Achievements : Publications and News
Wearable robots can assist human muscular power and mobility. The wearable robot technology has great potential in various fields from enhancing the muscular power of people without disability, e.g., workers or soldiers, to assisting and rehabilitating people with disability in walking. Professor Kyoungchul Kong¡¯s research team has developed the wearable robot technology from the sensor and actuator to the integrated robot systems. The team won a medal in the powered exoskeleton race of Cybathlon 2016 and showed a wearable robot for torch bearing of 2018 PyeongChang Paralympics. Recently, the team has also developed the world-lightest and accurate wearable robot, which is suitable even for rehabilitation of children.
Poor eyesight is not considered as a disability nowadays. However, if someone is with difficulty in walking, he/she may be called a disabled person. What is the difference? It is because the vision problem can be easily overcome by wearing glasses or contact lenses, but the walking problem has no such a complete solution yet.
Many research teams are making their best effort to find a practical and reliable solution for people with difficulty in walking. As the whole population is aging globally, and Korea is one of the most rapidly aging countries in the world, the need of the solution for people with mobility problems is increasing. Several research teams have studied a stem cell technology to regain the lost motor functions in human body, but they have failed finding a practical solution yet.
To this end, wearable robots may be a good alternative. The wearable robots are legged robots developed to assist the human motion. As they have two legs (since humans have two legs), the overall structure of wearable robots is similar to that of a humanoid robot. However, wearable robots must be operated according to the intention of a wearer, and their motions must be perfectly synchronized with the human motions. In addition, the number of degrees of freedom (namely, the number of joints in the robot) is limited, because the overall weight of wearable robots is restricted because of a comfortability issue.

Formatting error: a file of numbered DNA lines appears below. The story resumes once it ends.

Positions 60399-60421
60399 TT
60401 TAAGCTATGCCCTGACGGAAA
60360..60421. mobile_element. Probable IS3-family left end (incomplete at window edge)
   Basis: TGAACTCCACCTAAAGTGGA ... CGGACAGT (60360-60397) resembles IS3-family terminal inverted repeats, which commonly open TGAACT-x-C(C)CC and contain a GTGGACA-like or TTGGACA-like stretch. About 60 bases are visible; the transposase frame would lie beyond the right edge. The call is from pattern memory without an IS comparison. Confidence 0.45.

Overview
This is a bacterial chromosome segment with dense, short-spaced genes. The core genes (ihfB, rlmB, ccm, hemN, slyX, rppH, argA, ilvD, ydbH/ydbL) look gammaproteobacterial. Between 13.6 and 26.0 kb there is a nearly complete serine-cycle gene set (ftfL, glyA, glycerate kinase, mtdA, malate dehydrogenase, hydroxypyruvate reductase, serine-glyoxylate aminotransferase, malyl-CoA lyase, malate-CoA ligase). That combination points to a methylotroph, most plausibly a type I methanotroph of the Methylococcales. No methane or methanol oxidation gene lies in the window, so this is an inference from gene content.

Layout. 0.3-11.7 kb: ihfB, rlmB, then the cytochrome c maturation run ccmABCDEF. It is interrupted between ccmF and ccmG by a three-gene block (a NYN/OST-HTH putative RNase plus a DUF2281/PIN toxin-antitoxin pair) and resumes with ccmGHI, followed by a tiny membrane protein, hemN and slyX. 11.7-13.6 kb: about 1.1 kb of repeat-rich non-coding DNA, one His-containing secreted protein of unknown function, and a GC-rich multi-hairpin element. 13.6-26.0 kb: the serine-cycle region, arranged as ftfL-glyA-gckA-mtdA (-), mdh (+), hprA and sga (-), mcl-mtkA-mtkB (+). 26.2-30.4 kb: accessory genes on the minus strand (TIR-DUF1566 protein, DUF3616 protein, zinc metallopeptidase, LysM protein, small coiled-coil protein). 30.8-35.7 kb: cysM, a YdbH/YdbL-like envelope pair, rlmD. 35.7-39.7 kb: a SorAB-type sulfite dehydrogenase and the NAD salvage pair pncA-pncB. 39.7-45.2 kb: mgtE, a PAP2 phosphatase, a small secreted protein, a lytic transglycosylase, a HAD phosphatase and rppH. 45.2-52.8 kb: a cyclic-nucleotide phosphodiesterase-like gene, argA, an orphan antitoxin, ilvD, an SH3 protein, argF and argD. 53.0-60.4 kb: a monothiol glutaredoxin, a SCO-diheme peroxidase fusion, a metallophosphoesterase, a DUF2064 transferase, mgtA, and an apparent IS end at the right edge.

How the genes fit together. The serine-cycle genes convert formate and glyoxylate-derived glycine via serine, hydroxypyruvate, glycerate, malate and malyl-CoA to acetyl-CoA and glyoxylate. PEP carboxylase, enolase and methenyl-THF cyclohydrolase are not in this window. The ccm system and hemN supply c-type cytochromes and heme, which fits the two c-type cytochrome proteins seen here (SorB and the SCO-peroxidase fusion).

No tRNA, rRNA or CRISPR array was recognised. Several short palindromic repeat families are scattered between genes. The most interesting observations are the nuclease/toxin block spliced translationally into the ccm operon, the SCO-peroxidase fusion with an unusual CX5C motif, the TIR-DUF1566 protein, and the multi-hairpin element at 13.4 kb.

Robotic Systems Control Laboratory (RSC Lab) of Department of Mechanical Engineering, Korea Advanced Institute of Science and Technology (KAIST), has studied promising and reliable solutions for developing wearable robots for assisting people in different applications. The first application is human power augmentation of non-disabled persons such as soldiers or workers who are frequently subjected to physically demanding tasks. In this case, the control and design of a wearable robot may intelligently recognize the motion intention of the wearer. Therefore, the research goal was to learn and follow the human motion characteristics.
The second application of RSC Lab is developing robots for complete paraplegics. Since the motor system of complete paraplegics is not functional at all, the human motion could be dominated by the control system of the robot. RSC Lab has developed WalkON Suit, which is a wearable robot specialized for complete paraplegics. Professor Kyongchul Kong, the director of RSC Lab, and his research team won a bronze medal at the Cybathlon 2016, and they are developing a new WalkON Suit for the next competition in 2020.
The third application of RSC Lab is ones for people with partial impairments who barely move or have poor gait stability due to the weakened muscular strength. Pediatric and elderly people with muscular weakness are the target users of this application. RSC Lab has developed various fundamental technologies for this application, including actuation modules with the minimal mechanical impedance and high back-drivability, sensor modules for recognizing the human intention, and so on. Prof. Kyoungchul Kong and Prof. Dong-Wook Rha, a rehabilitation doctor of Severance Rehabilitation Hospital and Prof. Kong's research collaborator, have co-founded a spin-off company, called Angel Robotics, to complete this technology. Angel-Suit, one of the most recent wearable robots that Prof. Kong's team has developed, was revealed at Wearable Robotics Association Conference 2019 (WearRAcon19); an 11-years-old child with Spina-Bifida demonstrated walking and other various motions wearing Angel-Suit in front of many audiences.